Text: Edgar Allan Poe (ed. James H. Whitty), “For Annie,” The Complete Poems of Edgar Allan Poe, Houghton Mifflin Company, 1911, pp. 74-77


[page 74, unnumbered:]


THANK Heaven! the crisis —

The danger is past,

And the lingering illness

Is over at last —

And the fever called “Living”

Is conquered at last.


Sadly, I know

I am shorn of my strength,

And no muscle I move

As I lie at full length —

But no matter! — I feel

I am better at length.

And I rest so composedly

Now, in my bed,

That any beholder

Might fancy me dead —

Might start at beholding me,

Thinking me dead.

The moaning and groaning,

The sighing and sobbing,


Are quieted now,


With that horrible throbbing


At heart: — Ah that horrible,

Horrible throbbing!

The sickness — the nausea —

The pitiless pain — [page 75:]

Have ceased with the fever

That maddened my brain —

With the fever called “Living”

That burned in my brain.


And oh! of all tortures

That torture the worst

Has abated — the terrible

Torture of thirst

For the naphthaline river


Of Passion accurst: —

I have drank of a water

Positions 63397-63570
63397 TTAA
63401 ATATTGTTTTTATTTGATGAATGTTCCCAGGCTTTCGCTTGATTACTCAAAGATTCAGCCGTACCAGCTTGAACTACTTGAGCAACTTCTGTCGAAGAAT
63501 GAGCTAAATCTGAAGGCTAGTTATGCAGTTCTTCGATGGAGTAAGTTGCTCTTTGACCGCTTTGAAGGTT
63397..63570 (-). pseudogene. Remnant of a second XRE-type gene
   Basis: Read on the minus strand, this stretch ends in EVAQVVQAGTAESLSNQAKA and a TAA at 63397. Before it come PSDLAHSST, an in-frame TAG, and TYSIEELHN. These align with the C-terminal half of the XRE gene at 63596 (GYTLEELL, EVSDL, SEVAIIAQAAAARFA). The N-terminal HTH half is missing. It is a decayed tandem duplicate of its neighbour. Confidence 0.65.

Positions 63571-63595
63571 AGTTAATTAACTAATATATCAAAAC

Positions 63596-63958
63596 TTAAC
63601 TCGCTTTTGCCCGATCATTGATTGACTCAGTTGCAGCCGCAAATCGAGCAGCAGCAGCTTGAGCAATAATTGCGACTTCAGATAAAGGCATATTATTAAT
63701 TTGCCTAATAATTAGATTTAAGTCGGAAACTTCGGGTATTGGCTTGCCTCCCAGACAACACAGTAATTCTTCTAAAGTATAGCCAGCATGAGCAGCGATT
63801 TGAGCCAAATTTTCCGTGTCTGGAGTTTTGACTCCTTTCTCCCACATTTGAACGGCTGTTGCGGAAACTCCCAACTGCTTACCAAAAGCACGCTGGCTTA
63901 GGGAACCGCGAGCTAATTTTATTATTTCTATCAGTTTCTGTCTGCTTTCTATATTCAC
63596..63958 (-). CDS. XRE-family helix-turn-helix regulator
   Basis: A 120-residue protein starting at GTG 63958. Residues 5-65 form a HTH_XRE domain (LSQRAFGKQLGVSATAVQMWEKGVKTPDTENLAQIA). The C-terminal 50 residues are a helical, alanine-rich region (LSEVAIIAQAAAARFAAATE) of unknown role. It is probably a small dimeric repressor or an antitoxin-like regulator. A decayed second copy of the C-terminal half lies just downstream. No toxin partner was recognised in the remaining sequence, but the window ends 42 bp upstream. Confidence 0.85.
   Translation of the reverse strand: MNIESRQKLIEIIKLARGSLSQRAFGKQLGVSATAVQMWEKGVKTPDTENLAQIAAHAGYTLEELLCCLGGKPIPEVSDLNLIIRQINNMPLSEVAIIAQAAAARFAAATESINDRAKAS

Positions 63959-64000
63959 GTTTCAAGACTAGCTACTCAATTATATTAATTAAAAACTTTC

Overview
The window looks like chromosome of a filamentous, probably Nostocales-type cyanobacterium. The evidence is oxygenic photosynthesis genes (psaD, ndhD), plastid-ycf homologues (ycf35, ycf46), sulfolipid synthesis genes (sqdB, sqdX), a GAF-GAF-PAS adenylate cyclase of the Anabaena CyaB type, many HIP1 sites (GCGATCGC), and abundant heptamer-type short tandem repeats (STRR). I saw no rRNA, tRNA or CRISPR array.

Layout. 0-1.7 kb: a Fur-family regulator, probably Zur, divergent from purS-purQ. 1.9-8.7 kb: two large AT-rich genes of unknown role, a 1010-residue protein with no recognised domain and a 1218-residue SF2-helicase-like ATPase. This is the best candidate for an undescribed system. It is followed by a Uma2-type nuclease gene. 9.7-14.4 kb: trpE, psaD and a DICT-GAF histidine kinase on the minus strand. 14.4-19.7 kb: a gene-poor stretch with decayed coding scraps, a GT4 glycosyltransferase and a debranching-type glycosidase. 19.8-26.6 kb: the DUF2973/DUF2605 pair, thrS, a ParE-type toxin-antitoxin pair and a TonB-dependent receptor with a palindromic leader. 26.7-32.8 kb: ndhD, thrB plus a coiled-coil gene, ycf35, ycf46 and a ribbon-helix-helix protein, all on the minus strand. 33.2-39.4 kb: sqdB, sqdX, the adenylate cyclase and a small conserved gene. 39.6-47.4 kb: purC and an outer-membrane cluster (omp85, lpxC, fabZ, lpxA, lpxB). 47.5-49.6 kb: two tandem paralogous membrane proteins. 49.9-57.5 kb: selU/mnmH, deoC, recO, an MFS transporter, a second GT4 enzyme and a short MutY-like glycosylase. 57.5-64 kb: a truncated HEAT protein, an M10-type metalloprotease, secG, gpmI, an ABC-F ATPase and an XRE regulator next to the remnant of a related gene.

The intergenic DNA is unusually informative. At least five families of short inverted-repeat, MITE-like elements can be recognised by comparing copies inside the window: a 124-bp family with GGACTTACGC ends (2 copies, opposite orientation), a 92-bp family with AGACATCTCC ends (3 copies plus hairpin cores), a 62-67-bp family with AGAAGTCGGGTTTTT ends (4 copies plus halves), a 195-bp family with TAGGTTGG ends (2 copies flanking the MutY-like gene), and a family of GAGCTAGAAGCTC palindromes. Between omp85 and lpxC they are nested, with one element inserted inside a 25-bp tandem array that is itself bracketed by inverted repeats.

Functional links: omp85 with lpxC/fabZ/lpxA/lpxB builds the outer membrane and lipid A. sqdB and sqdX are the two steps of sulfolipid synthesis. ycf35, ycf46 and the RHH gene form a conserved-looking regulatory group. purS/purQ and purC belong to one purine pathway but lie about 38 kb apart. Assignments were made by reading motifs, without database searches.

That quenches all thirst: —

Of a water that flows,

With a lullaby sound,


From a spring but a very few

Feet under ground —

From a cavern not very far

Down under ground.


But ah! let it never


Be foolishly said

That my room it is gloomy

And narrow my bed;

For man never slept

In a different bed —


And, to sleep, you must slumber

In just such a bed.


My tantalized spirit

Here blandly reposes,

Forgetting, or never

Regretting, its roses — [page 76:]

Its old agitations

Of myrtles and roses:

For now, while so quietly


Lying, it fancies


A holier odor


About it, of pansies —

A rosemary odor,


Commingled with pansies —

With rue and the beautiful

Puritan pansies.


And so it lies happily,

Bathing in many


A dream of the truth

And the beauty of Annie —

Drowned in a bath

Of the tresses of Annie.

She tenderly kissed me,

She fondly caressed,

And then I fell gently

To sleep on her breast —


Deeply to sleep


From the heaven of her breast.

When the light was extinguished,

She covered me warm,

And she prayed to the angels

To keep me from harm —

To the queen of the angels

To shield me from harm. [page 77:]

And I lie so composedly,

Now, in my bed,


(Knowing her love)

That you fancy me dead —

And I rest so contentedly,

Now, in my bed,

(With her love at my breast)

That you fancy me dead —

That you shudder to look at me,

Thinking me dead: —

But my heart it is brighter

Than all of the many


Stars in the sky,

For it sparkles with Annie —


It glows with the light

Of the love of my Annie —

With the thought of the light

Of the eyes of my Annie.







[S:0 - JHW11, 1911] - Edgar Allan Poe Society of Baltimore - Works - For Annie (ed. J. H. Whitty, 1911)